It was exciting for a very long time, but the win at Ironman 70.3 Lanzarote has just finally gone to German Justus Nieschlag. After battling with Frenchman Mathis Margirier in particular for a long time, the German proved to be just a bit stronger during the run. The race was not decided until the last 300 meters, thus culminating in a thriller finish.
Nieschlag immediately got off to a great start in what is well-known as a tough race, as with a time of 22:48 minutes he came out of the water first after his 1900 meters in the ocean. No fewer than eight men then followed within fourteen seconds, so you could speak of a large group leading the race. Margirier was in this leading group as well.
Yet this large group did not stay together for long, because on the bike – and that was expected with the tough course of IM 70.3 Lanzarote – significant differences arose immediately. Nieschlag rode away solo in the first kilometers and gained a lead of more than half a minute on Margirier, but not much later he saw the Frenchman returning and so the race was soon led by two athletes. Yet this situation did not last long either: after 58 kilometers, Dane Thor Bendix Madsen had also joined the leading group, as had German Rico Boegen. Meanwhile, at one and a half minutes behind, Daniel Baekkegard, Josh Lewis and Pieter Heemeryck were chasing.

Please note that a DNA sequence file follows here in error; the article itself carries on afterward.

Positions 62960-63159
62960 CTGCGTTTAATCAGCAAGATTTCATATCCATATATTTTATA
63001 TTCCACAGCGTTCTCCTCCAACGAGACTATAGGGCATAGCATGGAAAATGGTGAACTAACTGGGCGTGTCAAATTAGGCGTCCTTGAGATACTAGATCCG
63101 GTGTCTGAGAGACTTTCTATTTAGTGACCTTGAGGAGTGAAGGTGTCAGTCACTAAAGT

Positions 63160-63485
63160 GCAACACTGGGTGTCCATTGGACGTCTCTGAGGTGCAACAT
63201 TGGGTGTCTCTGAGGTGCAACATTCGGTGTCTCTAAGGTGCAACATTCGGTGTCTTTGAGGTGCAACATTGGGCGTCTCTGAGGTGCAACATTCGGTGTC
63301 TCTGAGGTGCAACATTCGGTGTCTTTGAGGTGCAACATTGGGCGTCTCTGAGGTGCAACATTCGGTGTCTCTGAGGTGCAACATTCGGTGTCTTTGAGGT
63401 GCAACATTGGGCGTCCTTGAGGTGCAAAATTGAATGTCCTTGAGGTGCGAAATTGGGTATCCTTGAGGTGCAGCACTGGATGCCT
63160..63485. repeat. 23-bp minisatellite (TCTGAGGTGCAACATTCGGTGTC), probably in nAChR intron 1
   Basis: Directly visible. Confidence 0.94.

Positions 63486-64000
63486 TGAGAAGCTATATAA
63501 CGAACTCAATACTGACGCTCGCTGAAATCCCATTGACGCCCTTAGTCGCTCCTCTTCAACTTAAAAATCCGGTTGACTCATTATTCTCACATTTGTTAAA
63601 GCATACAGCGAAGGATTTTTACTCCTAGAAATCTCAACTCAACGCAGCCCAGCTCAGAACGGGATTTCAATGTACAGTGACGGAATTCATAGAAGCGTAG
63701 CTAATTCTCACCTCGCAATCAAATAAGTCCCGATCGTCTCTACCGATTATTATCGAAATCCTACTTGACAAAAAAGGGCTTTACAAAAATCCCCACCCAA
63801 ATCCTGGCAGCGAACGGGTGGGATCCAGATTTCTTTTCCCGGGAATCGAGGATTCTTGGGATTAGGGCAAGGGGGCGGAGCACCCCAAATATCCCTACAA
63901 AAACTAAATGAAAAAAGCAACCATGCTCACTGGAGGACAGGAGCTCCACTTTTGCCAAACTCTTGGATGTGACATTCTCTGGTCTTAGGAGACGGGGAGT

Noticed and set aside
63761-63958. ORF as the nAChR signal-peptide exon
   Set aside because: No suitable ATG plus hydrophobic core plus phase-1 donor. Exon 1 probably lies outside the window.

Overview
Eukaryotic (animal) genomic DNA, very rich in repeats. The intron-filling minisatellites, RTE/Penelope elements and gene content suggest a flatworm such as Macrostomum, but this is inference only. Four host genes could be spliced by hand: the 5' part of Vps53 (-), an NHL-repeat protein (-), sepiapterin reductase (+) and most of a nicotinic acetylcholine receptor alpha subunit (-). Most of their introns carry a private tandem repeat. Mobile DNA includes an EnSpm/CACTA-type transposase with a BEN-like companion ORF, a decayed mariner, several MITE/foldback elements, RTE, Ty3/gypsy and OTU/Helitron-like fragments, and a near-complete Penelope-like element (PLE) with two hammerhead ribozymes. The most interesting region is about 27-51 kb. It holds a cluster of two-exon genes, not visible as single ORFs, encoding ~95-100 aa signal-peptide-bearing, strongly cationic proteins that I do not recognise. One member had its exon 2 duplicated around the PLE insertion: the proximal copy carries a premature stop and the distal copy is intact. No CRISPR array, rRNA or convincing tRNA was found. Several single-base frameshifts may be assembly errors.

In the last part of the bike, the situation remained largely unchanged: the leading foursome continued to ride at the front and did see their lead on Heemeryck and Baekkegard increase to almost 2:20 minutes. For his part, Lewis was unable to stay with Heemeryck and Baekkegard, still coming in seventh T2, but trailing the leaders by 3:20 minutes.
During the run, Nieschlag quickly took the lead, but his lead did not grow beyond 35 seconds on Margirier. Halfway through the run that lead was still 35 seconds – all the other men were following by a larger margin – but from that point on Margirier started to run towards Nieschlag again. Successfully, because eventually they ran side by side again and went into the last three hundred meters together. Nieschlag stayed cool, however, and won the race thanks to a final push: after 3:54:57 he crossed the finish line, followed fifteen seconds by Margirier. Madsen eventually finished third in 3:56:51.